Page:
Backing Early Childhood Education: Q&A With Senator Lauren Arthur
What has your involvement with the NKC Schools Early Education Center looked like from the beginning of the project to today?
I was the loud, obnoxious champion before, during, and after. I have invited a number of elected officials from other parts of the state to visit and they are all immediately blown away by the space itself. Then we start to hear about the amazing stories, and the kids who are there, the people who are serving those kids, and the kinds of experiences that they get to have. I’m so excited for those kiddos now because their lives are tangibly different and better because of the center. I can’t even imagine the impact that it will have once the kids are 18, 20, 30 years old.
When you start talking about building a new school facility, funding is always an issue. What can other school districts learn from North Kansas City Schools’ decision to utilize adaptive reuse in this instance?
It drove home the idea that it can be a reality for many communities who don’t see it within their reach financially. There’s something they can point to and say, ‘this will be real.’ As a community, we’re lucky our district appreciates and understands both the investment and long-term investment requirements.
What does the relationship look like between your office, the community, and the school district, and how does that shape your conversation with each other?
It’s important that you build personal relationships first, and then from that rapport you’ve built, you can start tackling conversations that really matter to the kids that we all represent. Sometimes there will be a specific question or problem, and we’ll figure out who the right person is to solve it, and sometimes there will be just sort of waxing poetic about what we envision for our community in the years ahead. Having an open dialogue and being comfortable with each other as people allows us to engage in a meaningful way.
After your colleagues and peers have seen and toured the early education center, how does that change or shape conversations in Jefferson City?
The governor has declared childcare a priority. It also helps shape the conversation of what’s possible and what communities should expect. I’ve been in rooms, particularly with the Lieutenant Governor, where he points to this building (the early education center) and tells people, “This is what I saw. This is what every community deserves.” I have people come up to me afterwards and say, “How can we schedule a tour? We want to know more. We want to bring this back to our community.”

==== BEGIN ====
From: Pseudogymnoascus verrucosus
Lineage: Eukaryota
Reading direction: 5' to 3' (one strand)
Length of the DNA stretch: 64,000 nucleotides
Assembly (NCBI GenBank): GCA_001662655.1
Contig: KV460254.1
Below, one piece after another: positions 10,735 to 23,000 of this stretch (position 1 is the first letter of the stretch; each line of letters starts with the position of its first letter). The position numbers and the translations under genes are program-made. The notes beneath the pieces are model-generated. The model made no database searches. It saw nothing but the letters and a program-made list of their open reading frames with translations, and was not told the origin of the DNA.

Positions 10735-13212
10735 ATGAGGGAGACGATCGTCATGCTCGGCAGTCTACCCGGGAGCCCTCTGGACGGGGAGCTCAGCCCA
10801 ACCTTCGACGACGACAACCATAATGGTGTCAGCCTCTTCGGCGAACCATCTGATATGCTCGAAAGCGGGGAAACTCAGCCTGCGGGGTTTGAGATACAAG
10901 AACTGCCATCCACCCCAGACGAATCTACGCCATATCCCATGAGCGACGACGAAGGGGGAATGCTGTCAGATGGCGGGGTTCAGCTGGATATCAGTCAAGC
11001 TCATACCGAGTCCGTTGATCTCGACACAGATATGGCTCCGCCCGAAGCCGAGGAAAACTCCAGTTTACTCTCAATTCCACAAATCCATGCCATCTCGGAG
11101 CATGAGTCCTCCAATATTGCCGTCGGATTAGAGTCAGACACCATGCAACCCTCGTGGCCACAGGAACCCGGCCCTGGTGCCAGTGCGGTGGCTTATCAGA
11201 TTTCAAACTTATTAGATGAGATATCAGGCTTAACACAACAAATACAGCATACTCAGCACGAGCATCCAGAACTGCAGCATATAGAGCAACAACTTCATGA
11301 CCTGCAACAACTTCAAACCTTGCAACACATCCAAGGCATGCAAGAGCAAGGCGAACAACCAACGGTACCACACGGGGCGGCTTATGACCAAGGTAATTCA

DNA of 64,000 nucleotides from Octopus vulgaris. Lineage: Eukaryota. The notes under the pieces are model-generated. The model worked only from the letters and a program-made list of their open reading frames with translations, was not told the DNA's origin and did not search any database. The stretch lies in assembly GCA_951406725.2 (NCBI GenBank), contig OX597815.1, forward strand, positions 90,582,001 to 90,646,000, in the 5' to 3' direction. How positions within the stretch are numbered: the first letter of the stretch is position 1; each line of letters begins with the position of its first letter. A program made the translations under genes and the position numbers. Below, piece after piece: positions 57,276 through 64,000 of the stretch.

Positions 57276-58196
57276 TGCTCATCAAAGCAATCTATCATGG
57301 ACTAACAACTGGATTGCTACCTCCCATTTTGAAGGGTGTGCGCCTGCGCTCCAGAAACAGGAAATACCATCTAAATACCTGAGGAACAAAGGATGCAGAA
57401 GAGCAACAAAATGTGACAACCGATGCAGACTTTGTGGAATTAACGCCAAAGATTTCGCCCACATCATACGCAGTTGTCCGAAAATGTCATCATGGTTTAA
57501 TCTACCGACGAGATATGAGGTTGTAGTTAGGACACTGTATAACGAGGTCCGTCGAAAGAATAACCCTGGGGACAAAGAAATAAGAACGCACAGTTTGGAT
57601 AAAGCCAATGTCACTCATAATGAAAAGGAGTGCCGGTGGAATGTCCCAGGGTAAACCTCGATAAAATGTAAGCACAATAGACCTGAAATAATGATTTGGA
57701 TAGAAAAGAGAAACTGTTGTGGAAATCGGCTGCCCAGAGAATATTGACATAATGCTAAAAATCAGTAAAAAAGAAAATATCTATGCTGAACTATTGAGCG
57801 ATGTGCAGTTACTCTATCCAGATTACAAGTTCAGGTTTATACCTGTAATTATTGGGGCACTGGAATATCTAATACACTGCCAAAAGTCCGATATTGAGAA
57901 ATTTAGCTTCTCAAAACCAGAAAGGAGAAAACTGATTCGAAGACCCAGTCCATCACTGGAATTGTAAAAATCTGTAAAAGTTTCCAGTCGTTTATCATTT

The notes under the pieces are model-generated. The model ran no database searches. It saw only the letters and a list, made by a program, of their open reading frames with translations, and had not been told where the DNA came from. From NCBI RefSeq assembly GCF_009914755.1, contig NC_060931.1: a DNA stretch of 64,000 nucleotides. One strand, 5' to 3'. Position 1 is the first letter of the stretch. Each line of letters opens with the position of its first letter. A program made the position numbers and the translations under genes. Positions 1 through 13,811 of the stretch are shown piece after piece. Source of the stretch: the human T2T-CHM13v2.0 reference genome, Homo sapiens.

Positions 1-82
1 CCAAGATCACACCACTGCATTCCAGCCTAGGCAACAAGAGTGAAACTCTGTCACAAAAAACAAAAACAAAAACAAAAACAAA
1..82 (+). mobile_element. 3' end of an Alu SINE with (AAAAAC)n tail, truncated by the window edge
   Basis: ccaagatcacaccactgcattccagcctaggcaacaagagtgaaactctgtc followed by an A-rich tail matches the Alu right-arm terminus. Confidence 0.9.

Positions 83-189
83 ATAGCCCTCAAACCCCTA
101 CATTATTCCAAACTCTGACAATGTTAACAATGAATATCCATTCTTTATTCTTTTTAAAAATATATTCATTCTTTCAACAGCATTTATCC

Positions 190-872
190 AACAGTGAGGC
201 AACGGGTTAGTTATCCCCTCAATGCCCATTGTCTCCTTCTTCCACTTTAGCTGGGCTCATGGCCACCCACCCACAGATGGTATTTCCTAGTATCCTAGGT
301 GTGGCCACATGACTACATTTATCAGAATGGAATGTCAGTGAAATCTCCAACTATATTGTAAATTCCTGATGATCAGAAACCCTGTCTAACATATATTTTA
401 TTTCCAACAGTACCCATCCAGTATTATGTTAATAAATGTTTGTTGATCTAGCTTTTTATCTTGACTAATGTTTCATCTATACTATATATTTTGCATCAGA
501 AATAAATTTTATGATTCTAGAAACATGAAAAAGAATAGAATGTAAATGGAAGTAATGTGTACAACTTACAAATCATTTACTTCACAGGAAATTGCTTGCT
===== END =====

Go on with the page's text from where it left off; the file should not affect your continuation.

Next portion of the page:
What has the state of Missouri done in recent years to push early childhood development as an important issue?
The governor announced childcare is one of his legacy issues. There was a meaningful change in the last couple of years where we created the Office of Childhood. Under one umbrella is an entire office dedicated to giving young children the resources they need to succeed. By creating this one single office, they’re mission driven and uniquely focused on supporting that child. One office cuts out a lot of bureaucracy and a lot of inefficiency.
Why is it important that large, diverse school districts, like North Kansas City Schools, are successful in their early education programs?
The data shows that diversity is important for every student. Whether it’s based on socioeconomic background, racial diversity, or religious diversity, having the ability to interact with people who have different perspectives is so important for future interactions that students may have. We grow when we encounter differing perspectives or opinions. It also challenges us, but I also think this is what the 21st century requires, and that students who have these experiences throughout their school years are better for it.
Why is it important to invest and to be intentional in early education, especially with a community’s at-risk learners?
It should be made clear that we need to prioritize students who are potentially more at risk or may not have the skills they need when they arrive in kindergarten. From my experience as a middle school teacher, I had kids coming to me who were several grades behind, and unfortunately, those kids were probably starting kindergarten behind their peers. We know that 90% of brain development happens before a child turns five. If they show up behind their peers, then it just starts to compound and becomes an impossible task – and it is unfair to the kids.
What advice would you give to your peers in other states who are advocating for a change in the way their state sees early education?
Listen to the experts. Use your platform to raise awareness and to help educate and convince others of the importance of these young learners and then get out of the way. We do have an important role to play in these kinds of projects. At the end of the day, it’s about helping our children succeed, and everyone should focus on that.
Discover more about the North Kansas City Schools Early Education Center.
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